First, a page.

The clinical diagnosis of tumors is mainly performed using conventional radiography, CT, MRI, and ultrasonography, which provide anatomic and morphologic information. On the other hand, nuclear medicine imaging, which exploits the biochemical aspects of tissue, is considered to be useful for the characterization of tumors but is still clinically underutilized. Positron emission tomography (PET) with 2-deoxy-2-[18F] fluoro-D-glucose(FDG), an in-vivo imaging method that measures glucose metabolism, has been used to detect tumors with increased glucose metabolism. Over the past 20 years, numerous reports have demonstrated the usefulness of FDG-PET in diagnosing tumors, although FDG-PET has only been performed at a small number of institutions. Since FDG-PET has been shown to be superior to other morphologic imaging modalities in diagnosing tumors, FDG-PET has now become widespread at many institutions and has also been incorporated into the clinical pathways for disease management. FDG-PET is a safe and cost-effective method with several advantages over morphologic imaging and is already covered by many insurance companies in a variety of countries. This article discusses the current application of FDG-PET in oncology, especially regarding lung cancer, malignant lymphoma, and thyroid cancer. In addition, practical approaches for the clinical use of FDG-PET are discussed.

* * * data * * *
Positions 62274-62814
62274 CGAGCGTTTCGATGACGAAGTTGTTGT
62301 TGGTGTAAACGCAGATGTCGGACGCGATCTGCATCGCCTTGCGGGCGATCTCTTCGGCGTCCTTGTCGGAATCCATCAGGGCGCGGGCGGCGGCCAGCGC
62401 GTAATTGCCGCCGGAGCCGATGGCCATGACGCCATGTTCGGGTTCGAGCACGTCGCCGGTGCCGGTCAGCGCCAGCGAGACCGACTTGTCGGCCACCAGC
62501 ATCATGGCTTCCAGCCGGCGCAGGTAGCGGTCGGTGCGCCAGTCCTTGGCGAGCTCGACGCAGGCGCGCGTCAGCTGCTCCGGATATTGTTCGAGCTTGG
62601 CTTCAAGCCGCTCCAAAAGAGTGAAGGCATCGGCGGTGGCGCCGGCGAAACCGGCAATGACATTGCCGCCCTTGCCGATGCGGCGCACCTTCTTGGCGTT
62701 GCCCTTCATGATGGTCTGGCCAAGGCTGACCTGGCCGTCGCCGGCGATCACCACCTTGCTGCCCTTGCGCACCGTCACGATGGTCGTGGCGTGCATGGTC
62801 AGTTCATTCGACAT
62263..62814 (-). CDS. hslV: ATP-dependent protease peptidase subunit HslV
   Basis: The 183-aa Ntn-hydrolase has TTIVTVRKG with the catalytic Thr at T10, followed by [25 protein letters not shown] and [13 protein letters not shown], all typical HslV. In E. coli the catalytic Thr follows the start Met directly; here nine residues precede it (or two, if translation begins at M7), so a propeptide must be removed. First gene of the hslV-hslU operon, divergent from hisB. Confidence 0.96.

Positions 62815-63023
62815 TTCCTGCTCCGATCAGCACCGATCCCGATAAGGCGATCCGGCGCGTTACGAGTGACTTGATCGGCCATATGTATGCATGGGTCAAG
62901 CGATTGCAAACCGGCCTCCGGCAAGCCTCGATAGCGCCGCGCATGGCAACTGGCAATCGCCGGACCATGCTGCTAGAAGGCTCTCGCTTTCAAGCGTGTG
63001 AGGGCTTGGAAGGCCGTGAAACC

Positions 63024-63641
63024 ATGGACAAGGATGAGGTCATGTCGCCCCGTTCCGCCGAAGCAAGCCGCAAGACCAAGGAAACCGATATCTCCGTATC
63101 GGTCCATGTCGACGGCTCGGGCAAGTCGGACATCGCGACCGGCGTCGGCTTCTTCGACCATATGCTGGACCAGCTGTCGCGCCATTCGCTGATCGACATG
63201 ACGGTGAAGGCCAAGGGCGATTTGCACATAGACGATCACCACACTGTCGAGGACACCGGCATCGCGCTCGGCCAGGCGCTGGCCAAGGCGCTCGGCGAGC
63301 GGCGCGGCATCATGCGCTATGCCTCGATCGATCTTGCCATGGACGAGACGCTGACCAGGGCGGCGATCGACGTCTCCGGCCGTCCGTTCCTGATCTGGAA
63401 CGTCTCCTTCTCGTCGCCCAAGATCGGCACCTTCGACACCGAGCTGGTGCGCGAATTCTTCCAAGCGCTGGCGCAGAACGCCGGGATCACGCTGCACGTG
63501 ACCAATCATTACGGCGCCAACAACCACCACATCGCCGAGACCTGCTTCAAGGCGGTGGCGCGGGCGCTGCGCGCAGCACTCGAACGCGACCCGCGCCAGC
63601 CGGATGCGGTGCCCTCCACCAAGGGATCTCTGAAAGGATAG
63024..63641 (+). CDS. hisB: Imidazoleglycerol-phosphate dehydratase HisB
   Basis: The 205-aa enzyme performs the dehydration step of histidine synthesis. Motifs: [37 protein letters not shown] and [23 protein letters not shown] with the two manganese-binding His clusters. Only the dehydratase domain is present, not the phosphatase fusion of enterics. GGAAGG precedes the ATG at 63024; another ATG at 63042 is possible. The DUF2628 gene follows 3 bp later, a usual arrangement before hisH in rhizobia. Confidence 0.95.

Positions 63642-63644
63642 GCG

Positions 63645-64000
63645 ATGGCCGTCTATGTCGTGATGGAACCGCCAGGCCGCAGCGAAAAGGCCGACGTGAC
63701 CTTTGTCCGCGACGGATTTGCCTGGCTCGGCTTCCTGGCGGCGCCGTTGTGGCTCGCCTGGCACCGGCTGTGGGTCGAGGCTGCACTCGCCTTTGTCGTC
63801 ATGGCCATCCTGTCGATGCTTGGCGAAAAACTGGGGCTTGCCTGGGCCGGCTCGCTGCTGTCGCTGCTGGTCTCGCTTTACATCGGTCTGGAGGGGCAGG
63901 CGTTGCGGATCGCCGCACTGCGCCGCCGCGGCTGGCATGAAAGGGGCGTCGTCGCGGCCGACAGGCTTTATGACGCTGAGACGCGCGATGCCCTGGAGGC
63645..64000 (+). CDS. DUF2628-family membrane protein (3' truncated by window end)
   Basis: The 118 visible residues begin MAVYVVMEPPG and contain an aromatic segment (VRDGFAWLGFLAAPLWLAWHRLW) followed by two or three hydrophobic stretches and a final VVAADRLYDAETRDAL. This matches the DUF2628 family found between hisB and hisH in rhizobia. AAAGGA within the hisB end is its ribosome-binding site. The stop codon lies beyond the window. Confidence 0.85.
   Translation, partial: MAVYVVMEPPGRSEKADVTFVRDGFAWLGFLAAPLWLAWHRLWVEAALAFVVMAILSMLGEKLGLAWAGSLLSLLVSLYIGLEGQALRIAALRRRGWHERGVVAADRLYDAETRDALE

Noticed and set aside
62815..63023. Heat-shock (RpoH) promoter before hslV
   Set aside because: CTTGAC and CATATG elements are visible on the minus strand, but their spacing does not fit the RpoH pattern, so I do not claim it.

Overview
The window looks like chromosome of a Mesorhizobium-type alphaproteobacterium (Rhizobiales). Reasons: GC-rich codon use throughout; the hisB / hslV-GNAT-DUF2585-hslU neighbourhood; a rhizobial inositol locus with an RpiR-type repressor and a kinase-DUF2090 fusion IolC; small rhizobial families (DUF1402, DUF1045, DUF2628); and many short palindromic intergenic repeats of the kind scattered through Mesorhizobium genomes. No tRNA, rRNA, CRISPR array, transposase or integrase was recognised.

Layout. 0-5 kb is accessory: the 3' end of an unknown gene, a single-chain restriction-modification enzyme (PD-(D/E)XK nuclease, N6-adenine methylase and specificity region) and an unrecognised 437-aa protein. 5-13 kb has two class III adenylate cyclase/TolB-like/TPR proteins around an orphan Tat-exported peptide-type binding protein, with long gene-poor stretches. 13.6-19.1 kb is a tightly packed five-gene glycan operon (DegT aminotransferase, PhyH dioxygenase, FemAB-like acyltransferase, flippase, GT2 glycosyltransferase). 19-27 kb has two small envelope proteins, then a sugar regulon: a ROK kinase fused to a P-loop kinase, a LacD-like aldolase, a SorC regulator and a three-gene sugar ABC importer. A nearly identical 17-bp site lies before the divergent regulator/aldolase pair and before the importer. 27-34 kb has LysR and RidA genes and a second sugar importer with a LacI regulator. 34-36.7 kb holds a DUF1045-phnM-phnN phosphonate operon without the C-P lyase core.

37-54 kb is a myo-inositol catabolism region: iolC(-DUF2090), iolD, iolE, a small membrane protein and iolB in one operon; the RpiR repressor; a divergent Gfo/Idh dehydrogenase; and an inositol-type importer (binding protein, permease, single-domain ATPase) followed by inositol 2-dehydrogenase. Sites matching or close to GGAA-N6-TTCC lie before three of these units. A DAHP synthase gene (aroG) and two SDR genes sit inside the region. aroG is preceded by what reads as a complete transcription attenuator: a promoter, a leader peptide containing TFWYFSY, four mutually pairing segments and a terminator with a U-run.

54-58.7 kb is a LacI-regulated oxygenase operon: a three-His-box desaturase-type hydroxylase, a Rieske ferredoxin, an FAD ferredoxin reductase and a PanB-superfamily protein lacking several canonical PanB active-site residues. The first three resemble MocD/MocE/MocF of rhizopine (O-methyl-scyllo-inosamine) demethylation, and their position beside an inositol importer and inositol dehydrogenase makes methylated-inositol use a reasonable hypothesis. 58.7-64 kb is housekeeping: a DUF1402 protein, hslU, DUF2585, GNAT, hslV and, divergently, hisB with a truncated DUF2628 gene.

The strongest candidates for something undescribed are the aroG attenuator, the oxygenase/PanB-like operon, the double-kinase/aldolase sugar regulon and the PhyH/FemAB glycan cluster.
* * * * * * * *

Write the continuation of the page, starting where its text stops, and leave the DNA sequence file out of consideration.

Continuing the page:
|Number of pages||7|
|Journal||Nihon Igaku Hōshasen Gakkai zasshi. Nippon acta radiologica|
|Publication status||Published - Jul 2001|
All Science Journal Classification (ASJC) codes
- Radiology Nuclear Medicine and imaging